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RE: [Xen-users] RE: Best way to store domU's. NFS? NBD?

  • To: "Wiebe Cazemier" <halfgaar@xxxxxxx>, <xen-users@xxxxxxxxxxxxxxxxxxx>
  • From: Jeff Sturm <jeff.sturm@xxxxxxxxxx>
  • Date: Thu, 25 Mar 2010 13:42:53 -0400
  • Cc:
  • Delivery-date: Thu, 25 Mar 2010 10:44:52 -0700
  • List-id: Xen user discussion <xen-users.lists.xensource.com>
  • Thread-index: AcrL/f+X+BwhjWmaTr28sFGUVwP5YwALmQqA
  • Thread-topic: [Xen-users] RE: Best way to store domU's. NFS? NBD?

> -----Original Message-----
> From: xen-users-bounces@xxxxxxxxxxxxxxxxxxx [mailto:xen-users-
> bounces@xxxxxxxxxxxxxxxxxxx] On Behalf Of Wiebe Cazemier
> Sent: Thursday, March 25, 2010 5:31 AM
> To: xen-users@xxxxxxxxxxxxxxxxxxx
> Subject: [Xen-users] RE: Best way to store domU's. NFS? NBD?
> On Wednesday 24 March 2010 19:34, Jeff Sturm wrote:
> > Decide whether you want files or block devices as the backing store
> > your domU's.  There are pros and cons to each.  In my installations
> > work solely with block devices, so I won't discuss NFS further.
> Is storing disk images on NFS even an option? I can imagine that this
> problems with syncs not actually being written when the driver reports
it, and
> similar problems. I have found out that when you do use NFS, the
> back-end should be used, as opposed to the file: back-end.

I confess I don't really know the answer to your question.  I suspect
NFS provides a "good enough" consistency model for many users.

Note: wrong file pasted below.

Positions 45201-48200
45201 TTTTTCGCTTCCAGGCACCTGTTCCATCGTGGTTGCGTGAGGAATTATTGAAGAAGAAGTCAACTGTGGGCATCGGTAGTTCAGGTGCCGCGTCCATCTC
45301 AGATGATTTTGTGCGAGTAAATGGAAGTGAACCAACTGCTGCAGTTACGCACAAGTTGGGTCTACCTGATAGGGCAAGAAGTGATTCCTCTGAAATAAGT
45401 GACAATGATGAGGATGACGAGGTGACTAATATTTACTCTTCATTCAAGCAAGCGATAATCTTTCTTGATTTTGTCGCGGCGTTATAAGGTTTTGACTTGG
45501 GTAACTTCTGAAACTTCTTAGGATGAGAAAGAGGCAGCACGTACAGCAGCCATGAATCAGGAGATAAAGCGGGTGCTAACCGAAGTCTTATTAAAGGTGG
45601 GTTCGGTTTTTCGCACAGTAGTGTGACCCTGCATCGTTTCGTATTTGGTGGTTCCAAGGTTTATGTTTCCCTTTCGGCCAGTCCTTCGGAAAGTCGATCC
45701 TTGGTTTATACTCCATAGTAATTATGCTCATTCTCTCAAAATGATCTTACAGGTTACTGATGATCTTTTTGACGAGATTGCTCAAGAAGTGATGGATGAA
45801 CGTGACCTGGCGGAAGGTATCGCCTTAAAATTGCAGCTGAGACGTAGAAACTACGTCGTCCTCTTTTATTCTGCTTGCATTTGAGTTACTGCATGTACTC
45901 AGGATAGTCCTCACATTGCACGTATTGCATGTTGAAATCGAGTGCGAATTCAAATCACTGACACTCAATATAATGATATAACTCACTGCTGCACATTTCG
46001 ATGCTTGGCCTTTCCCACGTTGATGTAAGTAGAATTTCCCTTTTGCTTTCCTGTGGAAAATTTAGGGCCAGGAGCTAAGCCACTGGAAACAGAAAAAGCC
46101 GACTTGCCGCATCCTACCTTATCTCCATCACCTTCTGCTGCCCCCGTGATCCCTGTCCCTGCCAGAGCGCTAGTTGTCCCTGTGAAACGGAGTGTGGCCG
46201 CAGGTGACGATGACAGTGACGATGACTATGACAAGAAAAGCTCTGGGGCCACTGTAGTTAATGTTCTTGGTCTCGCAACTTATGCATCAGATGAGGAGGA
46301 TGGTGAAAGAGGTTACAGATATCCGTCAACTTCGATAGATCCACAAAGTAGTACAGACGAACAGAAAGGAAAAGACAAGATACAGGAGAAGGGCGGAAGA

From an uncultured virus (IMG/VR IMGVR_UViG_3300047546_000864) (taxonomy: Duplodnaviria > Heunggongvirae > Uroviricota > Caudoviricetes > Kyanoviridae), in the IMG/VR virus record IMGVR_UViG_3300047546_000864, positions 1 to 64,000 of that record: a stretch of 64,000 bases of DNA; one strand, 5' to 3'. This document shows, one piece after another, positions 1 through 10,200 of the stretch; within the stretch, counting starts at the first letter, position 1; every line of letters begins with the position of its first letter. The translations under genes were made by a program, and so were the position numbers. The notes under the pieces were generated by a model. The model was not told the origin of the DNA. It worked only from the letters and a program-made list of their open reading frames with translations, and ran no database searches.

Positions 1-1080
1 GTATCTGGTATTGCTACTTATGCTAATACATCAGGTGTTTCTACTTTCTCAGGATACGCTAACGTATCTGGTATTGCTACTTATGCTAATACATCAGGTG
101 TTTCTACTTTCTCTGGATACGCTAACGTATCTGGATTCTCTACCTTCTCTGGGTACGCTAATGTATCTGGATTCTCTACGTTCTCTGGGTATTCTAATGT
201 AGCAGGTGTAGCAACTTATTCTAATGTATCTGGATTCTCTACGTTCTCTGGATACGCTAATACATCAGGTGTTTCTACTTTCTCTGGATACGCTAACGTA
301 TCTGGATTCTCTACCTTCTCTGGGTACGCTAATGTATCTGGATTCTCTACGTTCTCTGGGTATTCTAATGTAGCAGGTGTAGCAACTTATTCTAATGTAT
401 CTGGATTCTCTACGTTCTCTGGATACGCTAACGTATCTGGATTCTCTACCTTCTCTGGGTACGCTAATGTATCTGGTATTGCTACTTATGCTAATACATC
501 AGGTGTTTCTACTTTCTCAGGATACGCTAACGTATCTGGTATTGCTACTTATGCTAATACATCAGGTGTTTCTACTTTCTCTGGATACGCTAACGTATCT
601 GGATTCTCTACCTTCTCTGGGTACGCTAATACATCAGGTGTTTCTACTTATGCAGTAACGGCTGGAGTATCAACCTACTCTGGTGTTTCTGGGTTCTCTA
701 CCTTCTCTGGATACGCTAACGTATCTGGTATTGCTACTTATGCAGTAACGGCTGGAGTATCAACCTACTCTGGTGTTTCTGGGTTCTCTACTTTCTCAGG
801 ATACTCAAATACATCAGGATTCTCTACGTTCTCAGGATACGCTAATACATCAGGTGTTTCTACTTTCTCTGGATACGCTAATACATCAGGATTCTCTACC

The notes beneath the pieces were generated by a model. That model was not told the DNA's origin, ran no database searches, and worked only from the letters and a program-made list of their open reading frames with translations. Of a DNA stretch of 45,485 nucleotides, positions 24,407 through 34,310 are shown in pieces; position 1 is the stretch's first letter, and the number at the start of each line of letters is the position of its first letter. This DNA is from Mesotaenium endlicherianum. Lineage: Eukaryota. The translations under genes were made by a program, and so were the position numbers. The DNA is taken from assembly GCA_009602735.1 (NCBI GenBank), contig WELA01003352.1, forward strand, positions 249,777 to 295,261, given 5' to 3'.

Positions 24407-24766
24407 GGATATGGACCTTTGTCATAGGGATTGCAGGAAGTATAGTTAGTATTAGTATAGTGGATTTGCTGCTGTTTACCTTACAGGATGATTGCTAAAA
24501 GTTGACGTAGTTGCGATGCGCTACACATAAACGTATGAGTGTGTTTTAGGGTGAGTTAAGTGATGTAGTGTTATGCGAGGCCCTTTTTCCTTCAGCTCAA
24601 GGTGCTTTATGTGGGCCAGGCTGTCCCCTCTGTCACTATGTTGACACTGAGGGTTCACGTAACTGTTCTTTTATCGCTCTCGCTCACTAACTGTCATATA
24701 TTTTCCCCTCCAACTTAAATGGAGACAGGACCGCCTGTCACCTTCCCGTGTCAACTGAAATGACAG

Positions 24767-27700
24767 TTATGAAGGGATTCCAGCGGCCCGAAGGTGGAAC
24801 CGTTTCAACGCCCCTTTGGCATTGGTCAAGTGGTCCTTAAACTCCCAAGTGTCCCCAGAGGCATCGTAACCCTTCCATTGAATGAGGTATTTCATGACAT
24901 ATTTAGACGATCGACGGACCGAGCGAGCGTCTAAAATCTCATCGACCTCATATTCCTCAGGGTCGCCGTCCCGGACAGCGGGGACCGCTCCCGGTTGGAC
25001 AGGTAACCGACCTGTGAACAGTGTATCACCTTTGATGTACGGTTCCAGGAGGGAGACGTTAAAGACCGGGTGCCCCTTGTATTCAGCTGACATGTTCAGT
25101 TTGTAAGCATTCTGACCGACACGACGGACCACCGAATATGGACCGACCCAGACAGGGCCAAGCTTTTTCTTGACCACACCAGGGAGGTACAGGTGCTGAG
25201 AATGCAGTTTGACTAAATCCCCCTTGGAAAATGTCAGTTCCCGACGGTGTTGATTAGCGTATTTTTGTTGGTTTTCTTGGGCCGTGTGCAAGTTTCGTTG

I've been burned by early implementations of NFS (v2) which colors my
opinion somewhat.  Recent implementations of NFSv4 likely fix some of
the problems, but I'm really not an NFS expert, as there are enough
alternatives these days for network storage that I don't have to be one.

Use tap:sync: if you are paranoid.  I've had consistency problems with
GFS and tap:aio: over block devices.

> Let me put it this way, what are common and reliable storage
solutions, using
> only Linux hosts? My problem here is that there is documentation for a
> bunch of methods, but still I don't really know which of those methods
> reliable and commonly used, and which are just legacy's from the past,
and so
> forth.

My opinion is but a single data point.  In my last reply I'd given you
some guidelines and general info that you could use to do your own

But for my money...

- High-availability block storage on Linux only--DRBD + CLVM.  Make sure
you invest in a good disk subsystem for each storage host.  No need for
15K RPM drives everywhere, but the more spindles, the better.

- SAN storage. EqualLogic for iSCSI--a bit pricey but solid, reliable,
simple to configure and great performance.  Coraid for AoE--simple,
easy, very inexpensive, also reliable.

I wouldn't bother with the standard protocols like iSCSI unless I'm also
buying hardware from a commercial storage vendor.  If you're committed
to Linux only, take a long look at DRBD.  It's actively developed and
works great.  (There are "soft" appliances for iSCSI like Openfiler.
I've had lukewarm results with those.  Commercial products are generally
much more polished.)

> And, if you say iSCSI is ubiquitous, why are there 0 hits when I
search for
> iscsi on wiki.xensource.org?

Do you mean wiki.xensource.com?  The search
http://www.google.com/#hl=en&q=site%3Awiki.xensource.com+iscsi gives me
quite a few hits.


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